The group leading the Amazon walkout — Amazon Employees for Climate Justice — has spent this year urging Chief Executive Jeff Bezos and the rest of senior management to take more urgent steps, and the workers’ efforts are a key reason Amazon’s overall environmental footprint increasingly is coming under scrutiny.

On Monday, the UN Climate Action Summit 2019 convenes in New York. UN Secretary General António Guterres has told reporters that the summit is an opportunity to recognize the countries that are ahead of the curve and pressure other ones lagging behind," reports Umair Irfan, who covers climate change, energy, and the environment for Vox.

“Don’t come to the summit with beautiful speeches,” Guterres said at a press conference last month. “Come with concrete plans ... and strategies for carbon neutrality by 2050.”

Thursday, September 19, 2019 in Bloomberg News via Transport Topics

Chicago Commute

The Right to Mobility

As we consider how to decarbonize transportation, preserving mobility, especially for lower- and middle-income people, must be a priority.

January 26, 2023 - Angie Schmitt

Sharrow bike markings on black asphalt two-lane road with snowy trees

Early Sharrow Booster: ‘I Was Wrong’

The lane marking was meant to raise awareness and instill shared respect among drivers and cyclists. But their inefficiency has led supporters to denounce sharrows, pushing instead for more robust bike infrastructure that truly protects riders.

January 26, 2023 - Streetsblog USA

View of stone-paved street with pedestrians and "Farmers Market" neon sign on left and old buildings on right in Seattle, Washington

Push and Pull: The Link Between Walkability and Affordability

The increased demand for walkable urban spaces could make them more and more exclusionary if cities don’t pursue policies to limit displacement and boost affordability.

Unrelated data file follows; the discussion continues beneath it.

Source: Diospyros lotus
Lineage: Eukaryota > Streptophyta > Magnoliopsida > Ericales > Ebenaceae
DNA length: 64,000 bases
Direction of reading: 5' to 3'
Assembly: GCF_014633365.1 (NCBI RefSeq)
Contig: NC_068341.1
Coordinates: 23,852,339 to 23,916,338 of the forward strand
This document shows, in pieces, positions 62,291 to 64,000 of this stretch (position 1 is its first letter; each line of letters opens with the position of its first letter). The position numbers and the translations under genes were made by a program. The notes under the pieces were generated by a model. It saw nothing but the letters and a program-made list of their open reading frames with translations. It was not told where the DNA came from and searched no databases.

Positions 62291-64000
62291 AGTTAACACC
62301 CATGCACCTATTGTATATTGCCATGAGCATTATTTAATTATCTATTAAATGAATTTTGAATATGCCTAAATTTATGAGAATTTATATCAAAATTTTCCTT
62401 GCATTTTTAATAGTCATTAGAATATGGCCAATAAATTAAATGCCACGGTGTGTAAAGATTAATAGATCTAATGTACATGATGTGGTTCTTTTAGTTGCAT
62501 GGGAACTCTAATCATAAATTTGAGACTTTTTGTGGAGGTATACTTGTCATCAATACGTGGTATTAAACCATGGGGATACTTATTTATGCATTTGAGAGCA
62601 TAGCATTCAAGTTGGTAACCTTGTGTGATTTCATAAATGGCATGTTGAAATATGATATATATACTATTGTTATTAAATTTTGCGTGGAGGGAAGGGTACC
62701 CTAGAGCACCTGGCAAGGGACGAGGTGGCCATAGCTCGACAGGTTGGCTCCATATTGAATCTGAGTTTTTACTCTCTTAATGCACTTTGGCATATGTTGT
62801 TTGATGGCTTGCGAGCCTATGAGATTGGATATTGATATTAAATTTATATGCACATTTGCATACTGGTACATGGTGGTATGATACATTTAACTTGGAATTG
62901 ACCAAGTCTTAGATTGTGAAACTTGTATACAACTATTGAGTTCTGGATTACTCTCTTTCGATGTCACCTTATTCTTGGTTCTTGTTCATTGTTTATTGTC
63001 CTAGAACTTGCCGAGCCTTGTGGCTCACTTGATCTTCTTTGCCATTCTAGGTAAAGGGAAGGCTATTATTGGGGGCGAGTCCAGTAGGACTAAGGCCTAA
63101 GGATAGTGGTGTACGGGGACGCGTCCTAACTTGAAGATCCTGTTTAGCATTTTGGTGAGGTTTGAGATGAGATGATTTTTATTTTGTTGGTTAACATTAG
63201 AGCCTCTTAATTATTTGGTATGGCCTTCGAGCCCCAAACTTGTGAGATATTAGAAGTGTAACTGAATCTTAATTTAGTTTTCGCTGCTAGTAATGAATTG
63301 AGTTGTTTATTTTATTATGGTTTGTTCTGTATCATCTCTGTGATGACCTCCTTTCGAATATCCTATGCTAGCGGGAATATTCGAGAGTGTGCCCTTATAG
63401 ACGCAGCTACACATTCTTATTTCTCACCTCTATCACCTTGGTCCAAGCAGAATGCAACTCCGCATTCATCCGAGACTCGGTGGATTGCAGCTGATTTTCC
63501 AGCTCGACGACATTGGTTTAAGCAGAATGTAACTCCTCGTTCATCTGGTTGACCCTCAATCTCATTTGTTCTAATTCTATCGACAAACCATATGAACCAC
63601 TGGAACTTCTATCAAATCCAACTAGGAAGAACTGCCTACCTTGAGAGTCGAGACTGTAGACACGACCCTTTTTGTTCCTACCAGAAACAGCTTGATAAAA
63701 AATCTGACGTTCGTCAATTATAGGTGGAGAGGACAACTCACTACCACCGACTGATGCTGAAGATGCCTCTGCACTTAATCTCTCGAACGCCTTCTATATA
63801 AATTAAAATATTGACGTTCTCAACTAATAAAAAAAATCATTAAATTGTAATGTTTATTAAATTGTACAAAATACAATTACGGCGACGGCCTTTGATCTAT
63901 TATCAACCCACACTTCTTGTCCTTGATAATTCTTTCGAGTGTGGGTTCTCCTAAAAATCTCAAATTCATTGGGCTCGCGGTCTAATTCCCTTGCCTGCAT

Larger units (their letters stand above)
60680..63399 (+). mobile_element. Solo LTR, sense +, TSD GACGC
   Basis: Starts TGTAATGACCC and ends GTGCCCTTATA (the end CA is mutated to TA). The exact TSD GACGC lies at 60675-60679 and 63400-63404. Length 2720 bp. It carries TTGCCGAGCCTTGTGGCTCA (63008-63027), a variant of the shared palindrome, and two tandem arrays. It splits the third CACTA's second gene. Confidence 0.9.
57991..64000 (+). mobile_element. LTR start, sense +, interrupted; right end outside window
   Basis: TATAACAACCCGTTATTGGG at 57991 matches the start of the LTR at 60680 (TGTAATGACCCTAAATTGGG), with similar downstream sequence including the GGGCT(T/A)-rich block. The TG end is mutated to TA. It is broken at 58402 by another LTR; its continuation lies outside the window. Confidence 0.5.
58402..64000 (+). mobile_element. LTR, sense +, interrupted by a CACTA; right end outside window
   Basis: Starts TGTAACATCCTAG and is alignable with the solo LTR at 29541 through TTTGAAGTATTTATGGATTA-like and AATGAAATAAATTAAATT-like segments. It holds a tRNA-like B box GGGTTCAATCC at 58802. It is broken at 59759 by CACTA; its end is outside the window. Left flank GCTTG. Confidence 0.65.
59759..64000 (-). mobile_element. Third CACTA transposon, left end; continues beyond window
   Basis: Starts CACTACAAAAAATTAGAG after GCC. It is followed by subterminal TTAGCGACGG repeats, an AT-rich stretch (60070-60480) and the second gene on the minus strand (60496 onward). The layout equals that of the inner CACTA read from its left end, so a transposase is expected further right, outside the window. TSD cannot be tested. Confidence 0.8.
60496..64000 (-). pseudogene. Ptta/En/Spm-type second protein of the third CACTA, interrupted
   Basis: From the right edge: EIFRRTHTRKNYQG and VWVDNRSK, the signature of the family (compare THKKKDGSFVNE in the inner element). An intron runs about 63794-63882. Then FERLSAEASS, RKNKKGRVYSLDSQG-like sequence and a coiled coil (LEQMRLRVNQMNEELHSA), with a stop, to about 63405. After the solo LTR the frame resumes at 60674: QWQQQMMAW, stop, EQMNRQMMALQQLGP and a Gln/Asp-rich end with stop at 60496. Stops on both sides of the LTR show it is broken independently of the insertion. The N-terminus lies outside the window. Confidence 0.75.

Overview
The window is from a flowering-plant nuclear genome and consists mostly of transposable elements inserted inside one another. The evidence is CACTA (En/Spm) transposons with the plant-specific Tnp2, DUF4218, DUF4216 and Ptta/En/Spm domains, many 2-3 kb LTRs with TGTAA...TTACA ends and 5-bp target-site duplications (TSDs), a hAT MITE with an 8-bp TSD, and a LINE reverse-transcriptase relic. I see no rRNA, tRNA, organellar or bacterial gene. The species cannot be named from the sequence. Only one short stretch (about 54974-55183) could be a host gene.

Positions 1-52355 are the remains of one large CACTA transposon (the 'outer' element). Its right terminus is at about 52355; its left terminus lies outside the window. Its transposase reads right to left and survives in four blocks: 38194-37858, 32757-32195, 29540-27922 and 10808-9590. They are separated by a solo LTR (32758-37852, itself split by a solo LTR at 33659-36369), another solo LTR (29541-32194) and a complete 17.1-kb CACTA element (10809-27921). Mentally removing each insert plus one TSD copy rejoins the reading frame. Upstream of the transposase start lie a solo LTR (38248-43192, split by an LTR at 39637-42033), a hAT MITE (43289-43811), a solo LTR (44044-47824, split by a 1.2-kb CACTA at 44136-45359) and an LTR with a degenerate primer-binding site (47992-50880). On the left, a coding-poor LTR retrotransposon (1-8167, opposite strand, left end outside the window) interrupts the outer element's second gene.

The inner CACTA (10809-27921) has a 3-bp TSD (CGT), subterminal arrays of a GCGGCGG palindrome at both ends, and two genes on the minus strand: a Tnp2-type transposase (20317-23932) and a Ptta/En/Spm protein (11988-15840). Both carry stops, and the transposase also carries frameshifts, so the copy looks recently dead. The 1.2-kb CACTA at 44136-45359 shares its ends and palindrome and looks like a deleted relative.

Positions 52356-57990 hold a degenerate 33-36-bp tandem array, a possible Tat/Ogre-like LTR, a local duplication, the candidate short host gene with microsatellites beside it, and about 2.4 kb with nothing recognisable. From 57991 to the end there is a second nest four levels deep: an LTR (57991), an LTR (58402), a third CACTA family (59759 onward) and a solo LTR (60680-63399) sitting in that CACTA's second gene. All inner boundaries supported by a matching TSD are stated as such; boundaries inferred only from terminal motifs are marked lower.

January 27, 2023 - Smart Cities Dive

Aerial view of residential neighborhood in La Habra, California at sunset

Orange County Project Could Go Forward Under ‘Builder’s Remedy’

The nation’s largest home builder could receive approval for a 530-unit development under an obscure state law as the city of La Habra’s zoning laws hang in limbo after the state rejected its proposed housing plan.

18 minutes ago - Orange County Register

Protesters with signs in Atlanta after Tyre Nichols murder

Memphis: Crime-fighting Camera Sheds Light on Police Abuse

The irony is unmistakable. Public surveillance cameras, long controversial in the criminal justice community, provided pivotal video footage of the beating of motorist Tyre Nichols by five Memphis police officers at a traffic stop on January 7.

1 hour ago - The New York Times

Photo of cars on two-way separated highway with illustrated lines between them indicating tech-driven decisions

How Autonomous Cars Could Impact Energy Use

The complex algorithms used by self-driving vehicle technology use massive amounts of energy, which could lead to a steep rise in carbon emissions as autonomous cars become more commonplace.

2 hours ago - Dezeen